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Sweet 16: Where the party never ends

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SCOTTSDALE, Ariz. – The gates at the Waste Management Phoenix Open opened at 7 a.m. on Saturday. The sprint to the grandstands at TPC Scottsdale’s famed 16th hole began at 7:01.

Fans filled up the stadium as quickly as humanly possible for Round 3 and the party was rocking by the time the first group came through a full three hours later. THREE HOURS! About enough time to squeeze in a screening of “Titanic.” That’s a lot of boozing.

There were beach balls flying, chants roaring, water guns spraying … and then the golfers arrived.

The fans are smart – they know their golf, and they’re picky – they don’t applaud every safe shot to the middle of the green. But mostly, they’re just drunk. Really, really drunk. As Jerry Seinfeld would say, it’s a scene, man.

Draped mostly in green as part of Waste Management’s sustainability initiative, fans serenade the golfers with cheers, jeers and everything in between from the moment they make their way out of the tunnel near the tee box until they walk off the green.

The second group through was hometown favorite Jon Rahm, who donned an Arizona State jersey for the third straight day. The fans stopped challenging each other to chugging contests for long enough to let out a monstrous roar when he poured in a birdie, but then it was right back to the party.

“Blue shirt! Blue shirt! Blue shirt!” a group yelled as they pointed at a man in, you guessed it, a blue shirt. Blue Shirt didn’t want to chug his beer at first, but was loudly booed until he obliged.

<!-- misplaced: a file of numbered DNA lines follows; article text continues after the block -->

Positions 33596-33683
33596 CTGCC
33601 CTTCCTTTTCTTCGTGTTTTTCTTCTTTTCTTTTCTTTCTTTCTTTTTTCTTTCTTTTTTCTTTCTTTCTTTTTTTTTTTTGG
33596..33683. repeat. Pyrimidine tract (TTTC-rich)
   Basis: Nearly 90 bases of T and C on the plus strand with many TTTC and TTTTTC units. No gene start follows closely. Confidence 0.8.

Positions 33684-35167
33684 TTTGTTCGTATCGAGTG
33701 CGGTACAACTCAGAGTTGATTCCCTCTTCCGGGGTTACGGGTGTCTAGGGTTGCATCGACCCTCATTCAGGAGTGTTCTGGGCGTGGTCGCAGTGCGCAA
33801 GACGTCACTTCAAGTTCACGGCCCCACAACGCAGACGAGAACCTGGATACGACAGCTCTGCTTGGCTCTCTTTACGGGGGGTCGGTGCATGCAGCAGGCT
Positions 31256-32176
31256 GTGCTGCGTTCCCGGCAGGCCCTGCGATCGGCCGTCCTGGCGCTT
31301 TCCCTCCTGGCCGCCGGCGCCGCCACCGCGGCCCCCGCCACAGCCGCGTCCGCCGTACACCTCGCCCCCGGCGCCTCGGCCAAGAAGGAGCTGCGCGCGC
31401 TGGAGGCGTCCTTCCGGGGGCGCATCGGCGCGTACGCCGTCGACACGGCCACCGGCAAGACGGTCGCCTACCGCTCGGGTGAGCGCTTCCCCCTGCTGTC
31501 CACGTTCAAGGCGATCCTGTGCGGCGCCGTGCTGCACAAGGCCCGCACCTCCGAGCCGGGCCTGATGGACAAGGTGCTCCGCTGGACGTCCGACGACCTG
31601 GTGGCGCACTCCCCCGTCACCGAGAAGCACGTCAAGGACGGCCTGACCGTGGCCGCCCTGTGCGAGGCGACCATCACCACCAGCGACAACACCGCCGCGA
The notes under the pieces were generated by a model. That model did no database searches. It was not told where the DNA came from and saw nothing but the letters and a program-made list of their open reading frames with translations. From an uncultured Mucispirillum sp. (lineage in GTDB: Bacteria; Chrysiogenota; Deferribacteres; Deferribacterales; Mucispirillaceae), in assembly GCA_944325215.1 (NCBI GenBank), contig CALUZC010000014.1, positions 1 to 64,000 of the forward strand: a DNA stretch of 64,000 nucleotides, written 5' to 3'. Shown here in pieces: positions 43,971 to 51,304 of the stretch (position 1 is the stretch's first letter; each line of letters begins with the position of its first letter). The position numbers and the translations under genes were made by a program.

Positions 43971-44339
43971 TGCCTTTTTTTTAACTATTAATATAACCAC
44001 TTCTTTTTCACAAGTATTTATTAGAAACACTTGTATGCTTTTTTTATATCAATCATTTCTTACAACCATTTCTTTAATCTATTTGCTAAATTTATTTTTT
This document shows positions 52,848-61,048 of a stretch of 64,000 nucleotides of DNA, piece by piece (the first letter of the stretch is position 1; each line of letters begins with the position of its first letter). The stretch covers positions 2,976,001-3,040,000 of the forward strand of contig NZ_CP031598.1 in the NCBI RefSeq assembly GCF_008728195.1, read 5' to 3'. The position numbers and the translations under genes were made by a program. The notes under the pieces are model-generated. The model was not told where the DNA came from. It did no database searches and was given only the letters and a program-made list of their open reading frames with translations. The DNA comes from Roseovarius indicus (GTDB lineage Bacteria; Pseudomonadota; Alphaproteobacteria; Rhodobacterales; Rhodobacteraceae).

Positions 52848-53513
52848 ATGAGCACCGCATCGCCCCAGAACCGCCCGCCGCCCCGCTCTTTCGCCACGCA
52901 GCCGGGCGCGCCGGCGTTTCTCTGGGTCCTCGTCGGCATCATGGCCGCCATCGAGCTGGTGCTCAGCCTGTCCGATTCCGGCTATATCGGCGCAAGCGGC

White Shirt chugged a Bloody Mary.

Pink Shirt chugged too many of whatever she was chugging.

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All that drinking makes for a generally fun-loving crowd, especially for the players that play along.

Many hand stuff out to the crowd at 16, whether it’s shirts or hats or - after they've finished the hole - the ball they used.

The people love those players. You’ve never seen so many Ken Duke fans in your life. One woman was begging for a date with Andrew "Beef" Johnston, who’s been giving away Arby’s merchandise all week.

“It’s like a mob mentality,” said one volunteer responsible for keeping the crowd “under control.” “You have to get them on your side or they’ll turn on you.”

Those that don’t might want to think about changing their strategy. The people holding up the “quiet” signs are no match for the performance-enhanced crowd in the stadium. They’re not afraid. They’re dressed up and screaming things they won’t even remember tomorrow.

As Big Bird, Cookie Monster, Elmo and Oscar the Grouch looked on, King Koopa got a little unruly toward the Phil Mickelson group and was tossed out by a police officer. He couldn’t have been the only one.

It's not just the players who are targeted. The fans aren't afraid to turn on each other.

One man with long hair was playfully taunted with chants of “Fabio! Fabio!” every time he got up from his seat. In fairness, he did look like the guy.

As quickly as the players came through No. 16 on Saturday, they were gone, leaving with a fewer hats and shirts, but more memories – good and bad.

The scene at the end of the day looked very much like the one at the start. Fans stayed long after play concluded and were more than happy to do so.

Sunday won’t be quite as intense, but the fans will give it their best effort. After all, it’s their last chance to party with a side of golf until next year.